From the outset, Teacher’s Highland Cream, which was registered as a brand in 1884, had the sweet Aberdeenshire malt of Glendronach at its heart. As sales grew through the dram shops and beyond, the family realised they needed a distillery of their own. The story goes that Adam Teacher spotted the perfect site for Ardmore from the window of the Aberdeen- Inverness train. “But quite honestly,” says Bill Bergius, “the family didn’t know that much about distilling and relied heavily on the Manager of Glendronach nearby.” Sadly, just before Ardmore’s completion in the summer of 1899, Adam Teacher died. Though he left over half a million pounds, the money was tied up in the business, which meant it took years to pay off the debts from building the distillery. With the entire Scotch whisky industry reeling from the Patterson crash, it was not a good time to be seriously in debt. But Teacher’s survived and remained an independent family firm unlike many that were gobbled up in the inter-war years by the big white whale of the drink’s trade – DCL.


For some, American Prohibition was a heaven-sent opportunity to break into the US market, but Teacher’s hesitated: “My grandfather was unwilling to do business with what he considered out-and-out criminals,” explains Bill Bergius. By 1923, a steady stream of Highland Cream began pouring into Vancouver and from there into Detroit. “We are doing good work in this illegal business,” wrote William Manera Bergius, who was Adam’s nephew and now Managing Director. “We are letting Americans have good Scotch whisky to drink in place of their own somewhat poisonous distillations, and we are bringing good American money into this impoverished country.” Meanwhile, down in London a photographer strolling through Brixton snapped a pair of mischievous looking urchins playing cricket. When the photograph appeared in the Sunday Pictorial in 1926, someone at Teacher’s spotted that one of the wickets was an empty bottle of Highland Cream. Thus was born the ‘Right Spirit’ campaign, for which the firm paid the boys’ mother £10 a year until she died in 1978, aged 92. Of course the adverts had long been dropped – by then the use of kids to sell booze would have landed you in big trouble. Inevitably, much of the advertising featured mortarboards, first with a teacher receiving a case of Highland Cream from grateful pupils, and later with a smouldering blonde, as in ‘Pick up a Teacher’.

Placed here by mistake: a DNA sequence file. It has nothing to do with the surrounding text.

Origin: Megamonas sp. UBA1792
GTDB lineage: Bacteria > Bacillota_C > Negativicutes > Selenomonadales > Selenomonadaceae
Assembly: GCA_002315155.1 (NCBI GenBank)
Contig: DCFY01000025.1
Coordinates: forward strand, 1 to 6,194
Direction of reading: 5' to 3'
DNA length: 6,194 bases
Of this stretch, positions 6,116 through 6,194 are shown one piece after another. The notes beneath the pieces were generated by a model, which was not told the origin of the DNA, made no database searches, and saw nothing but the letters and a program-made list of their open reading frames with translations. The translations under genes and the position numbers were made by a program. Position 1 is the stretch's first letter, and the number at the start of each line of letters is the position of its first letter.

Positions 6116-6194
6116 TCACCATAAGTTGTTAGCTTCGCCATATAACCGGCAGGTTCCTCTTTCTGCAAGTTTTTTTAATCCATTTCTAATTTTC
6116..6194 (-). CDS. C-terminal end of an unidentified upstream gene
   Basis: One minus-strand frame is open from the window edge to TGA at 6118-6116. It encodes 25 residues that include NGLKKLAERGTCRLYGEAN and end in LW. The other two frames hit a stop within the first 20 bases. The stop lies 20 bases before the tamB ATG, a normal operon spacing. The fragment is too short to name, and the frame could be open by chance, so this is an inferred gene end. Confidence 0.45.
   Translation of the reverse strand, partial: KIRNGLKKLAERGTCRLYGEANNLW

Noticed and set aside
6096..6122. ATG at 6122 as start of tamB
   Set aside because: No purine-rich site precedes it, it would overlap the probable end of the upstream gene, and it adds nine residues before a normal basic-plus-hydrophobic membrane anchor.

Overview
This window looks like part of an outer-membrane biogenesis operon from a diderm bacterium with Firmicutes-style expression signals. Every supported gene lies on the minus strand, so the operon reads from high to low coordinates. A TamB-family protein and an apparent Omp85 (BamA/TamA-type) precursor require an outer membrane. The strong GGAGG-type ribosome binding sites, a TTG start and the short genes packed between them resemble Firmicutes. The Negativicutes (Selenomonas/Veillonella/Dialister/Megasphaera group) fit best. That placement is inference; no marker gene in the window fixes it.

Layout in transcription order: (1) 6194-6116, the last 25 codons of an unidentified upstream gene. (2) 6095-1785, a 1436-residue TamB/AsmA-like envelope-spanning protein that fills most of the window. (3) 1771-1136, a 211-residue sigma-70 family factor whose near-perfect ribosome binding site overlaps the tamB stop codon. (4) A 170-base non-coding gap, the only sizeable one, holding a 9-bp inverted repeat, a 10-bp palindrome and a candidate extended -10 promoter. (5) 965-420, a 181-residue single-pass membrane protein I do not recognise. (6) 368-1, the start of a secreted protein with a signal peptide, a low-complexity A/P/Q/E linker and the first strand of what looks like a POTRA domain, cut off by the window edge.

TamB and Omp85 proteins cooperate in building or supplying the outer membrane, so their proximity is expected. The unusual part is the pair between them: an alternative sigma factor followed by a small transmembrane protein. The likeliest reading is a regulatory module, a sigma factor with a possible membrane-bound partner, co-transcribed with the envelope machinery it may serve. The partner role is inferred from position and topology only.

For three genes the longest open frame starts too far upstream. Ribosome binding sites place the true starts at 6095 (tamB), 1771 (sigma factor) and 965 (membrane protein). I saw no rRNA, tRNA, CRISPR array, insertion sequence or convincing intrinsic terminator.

There were some notable design innovations along the way. In 1913 Teacher’s pioneered the use of chill filtering and the cork stoppers now favoured by single malt producers. The brand was number one in the States in 1940, and in its biggest market, the UK, until it was overtaken by Bell’s and The Famous Grouse in the mid-’70s. The effects of 20 years without a UK price-rise and the burden of duty payments to the government soon pushed Teacher’s into the arms of Allied Distillers who decamped to Dumbarton in 1991. Whatever the changes – the loss of family control and the move out of Glasgow – the blend itself has stayed true to its roots and the memory of William Teacher.